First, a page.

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Consider a semilinear heat equation on $[0,1]$ $$ \frac{\partial u}{\partial t}=\frac{\partial^2u}{\partial x^2}+b(t,x,u(t,x)). $$ We assume here the periodic boundary conditions, that is $u(0,t)=u(1,t)$ and $\frac{\partial u}{\partial x}(0,t)=\frac{\partial u}{\partial x}(1,t)$.

Suppose that the function $b$ is nice i.e that it is smooth in all arguments and some growth condition holds

$$y b(t,x,y)\le C_1+C_2y^2.$$

How can we prove that this equation has a unique solution? I couldn't find an appropriate theorem in Evans' book, but maybe I should look somewhere else?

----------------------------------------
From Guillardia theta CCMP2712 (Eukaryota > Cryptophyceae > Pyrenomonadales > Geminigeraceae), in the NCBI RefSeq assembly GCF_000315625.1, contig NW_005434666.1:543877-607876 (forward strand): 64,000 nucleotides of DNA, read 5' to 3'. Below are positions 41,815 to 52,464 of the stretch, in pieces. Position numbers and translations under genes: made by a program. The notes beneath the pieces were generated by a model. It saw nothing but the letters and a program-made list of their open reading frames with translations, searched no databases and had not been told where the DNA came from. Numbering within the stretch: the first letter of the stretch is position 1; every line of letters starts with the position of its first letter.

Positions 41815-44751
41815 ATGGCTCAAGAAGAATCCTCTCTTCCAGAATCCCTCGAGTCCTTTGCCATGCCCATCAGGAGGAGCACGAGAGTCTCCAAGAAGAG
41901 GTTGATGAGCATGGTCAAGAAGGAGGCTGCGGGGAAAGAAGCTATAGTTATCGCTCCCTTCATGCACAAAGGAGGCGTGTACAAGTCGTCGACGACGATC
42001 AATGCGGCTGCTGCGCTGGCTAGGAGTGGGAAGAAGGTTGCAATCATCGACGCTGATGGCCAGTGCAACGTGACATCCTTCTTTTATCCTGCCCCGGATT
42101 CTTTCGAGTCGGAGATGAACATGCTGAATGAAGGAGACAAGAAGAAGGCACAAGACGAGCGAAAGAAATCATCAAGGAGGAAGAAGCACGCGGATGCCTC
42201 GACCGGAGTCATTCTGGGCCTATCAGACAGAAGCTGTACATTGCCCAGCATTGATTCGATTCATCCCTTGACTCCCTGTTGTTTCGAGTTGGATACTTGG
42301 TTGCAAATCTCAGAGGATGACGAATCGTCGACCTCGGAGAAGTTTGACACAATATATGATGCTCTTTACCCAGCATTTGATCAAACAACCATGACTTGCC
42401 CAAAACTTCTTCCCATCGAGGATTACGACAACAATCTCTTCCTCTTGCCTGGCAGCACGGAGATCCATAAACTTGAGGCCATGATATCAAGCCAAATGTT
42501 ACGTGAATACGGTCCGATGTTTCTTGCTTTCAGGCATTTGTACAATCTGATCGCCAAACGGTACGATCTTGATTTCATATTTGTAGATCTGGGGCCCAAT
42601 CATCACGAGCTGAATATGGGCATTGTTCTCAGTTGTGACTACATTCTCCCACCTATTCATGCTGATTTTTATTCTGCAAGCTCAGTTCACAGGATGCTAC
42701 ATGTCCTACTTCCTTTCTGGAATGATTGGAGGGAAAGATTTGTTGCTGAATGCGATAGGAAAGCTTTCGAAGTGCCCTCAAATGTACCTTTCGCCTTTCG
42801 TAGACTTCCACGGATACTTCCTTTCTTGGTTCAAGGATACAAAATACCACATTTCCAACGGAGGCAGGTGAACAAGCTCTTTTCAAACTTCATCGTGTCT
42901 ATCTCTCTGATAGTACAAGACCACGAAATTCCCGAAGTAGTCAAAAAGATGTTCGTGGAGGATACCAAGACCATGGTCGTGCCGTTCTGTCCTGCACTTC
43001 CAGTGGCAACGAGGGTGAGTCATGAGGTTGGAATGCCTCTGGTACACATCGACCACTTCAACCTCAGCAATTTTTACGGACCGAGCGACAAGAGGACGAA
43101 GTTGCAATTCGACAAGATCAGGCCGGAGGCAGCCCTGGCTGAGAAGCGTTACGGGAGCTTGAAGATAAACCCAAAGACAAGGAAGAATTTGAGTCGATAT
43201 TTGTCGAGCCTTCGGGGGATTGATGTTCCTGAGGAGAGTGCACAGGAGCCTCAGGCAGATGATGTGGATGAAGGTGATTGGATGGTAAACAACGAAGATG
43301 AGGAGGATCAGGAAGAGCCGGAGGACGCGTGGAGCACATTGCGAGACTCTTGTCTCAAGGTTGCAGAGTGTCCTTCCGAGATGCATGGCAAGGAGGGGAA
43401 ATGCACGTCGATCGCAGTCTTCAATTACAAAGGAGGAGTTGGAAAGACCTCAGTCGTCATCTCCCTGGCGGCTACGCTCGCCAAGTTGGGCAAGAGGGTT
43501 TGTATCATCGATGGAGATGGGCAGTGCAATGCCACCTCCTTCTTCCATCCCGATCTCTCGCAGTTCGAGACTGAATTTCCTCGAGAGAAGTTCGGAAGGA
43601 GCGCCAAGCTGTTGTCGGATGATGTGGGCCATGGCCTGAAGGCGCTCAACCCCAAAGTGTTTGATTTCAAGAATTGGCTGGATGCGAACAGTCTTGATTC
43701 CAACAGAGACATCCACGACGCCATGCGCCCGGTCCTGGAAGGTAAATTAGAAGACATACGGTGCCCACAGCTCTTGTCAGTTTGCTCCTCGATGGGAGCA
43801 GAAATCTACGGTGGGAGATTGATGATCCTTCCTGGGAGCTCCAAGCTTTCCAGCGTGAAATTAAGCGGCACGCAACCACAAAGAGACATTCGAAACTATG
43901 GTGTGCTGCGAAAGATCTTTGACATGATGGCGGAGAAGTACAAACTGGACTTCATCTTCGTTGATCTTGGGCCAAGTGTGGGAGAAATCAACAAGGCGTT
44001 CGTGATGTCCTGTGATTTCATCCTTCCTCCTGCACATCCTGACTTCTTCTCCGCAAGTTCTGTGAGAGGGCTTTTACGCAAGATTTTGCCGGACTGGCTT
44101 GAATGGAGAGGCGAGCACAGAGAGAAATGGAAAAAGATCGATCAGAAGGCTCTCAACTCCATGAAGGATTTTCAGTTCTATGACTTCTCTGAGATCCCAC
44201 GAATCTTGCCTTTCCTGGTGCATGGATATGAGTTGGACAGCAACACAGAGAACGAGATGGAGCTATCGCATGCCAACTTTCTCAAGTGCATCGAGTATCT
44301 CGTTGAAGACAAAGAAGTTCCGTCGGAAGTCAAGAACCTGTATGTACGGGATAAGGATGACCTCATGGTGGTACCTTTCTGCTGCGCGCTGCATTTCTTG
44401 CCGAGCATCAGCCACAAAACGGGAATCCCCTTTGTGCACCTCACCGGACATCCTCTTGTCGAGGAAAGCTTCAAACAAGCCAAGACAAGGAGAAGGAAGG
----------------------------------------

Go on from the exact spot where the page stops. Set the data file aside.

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    $\begingroup$ you use the method of eigenfunction expansion twice I believe $\endgroup$
    – user3417
    Oct 17, 2018 at 22:07
  • $\begingroup$ @RyanHowe Could you please provide some more details? Or maybe there is a reference, where I can find about it? The point is I do not need to construct the solution, rather just to prove that it exists and unique. $\endgroup$
    – Oleg
    Oct 18, 2018 at 1:36
  • $\begingroup$ it's apparently called gronwells inequality $\endgroup$
    – user3417
    Oct 18, 2018 at 1:36
  • $\begingroup$ math.ucdavis.edu/~hunter/pdes/ch6.pdf it's on page 14 $\endgroup$
    – user3417
    Oct 18, 2018 at 1:37
  • $\begingroup$ I think the other theorem is picard lindelof en.wikipedia.org/wiki/Picard%E2%80%93Lindel%C3%B6f_theorem $\endgroup$
    – user3417
    Oct 18, 2018 at 3:52

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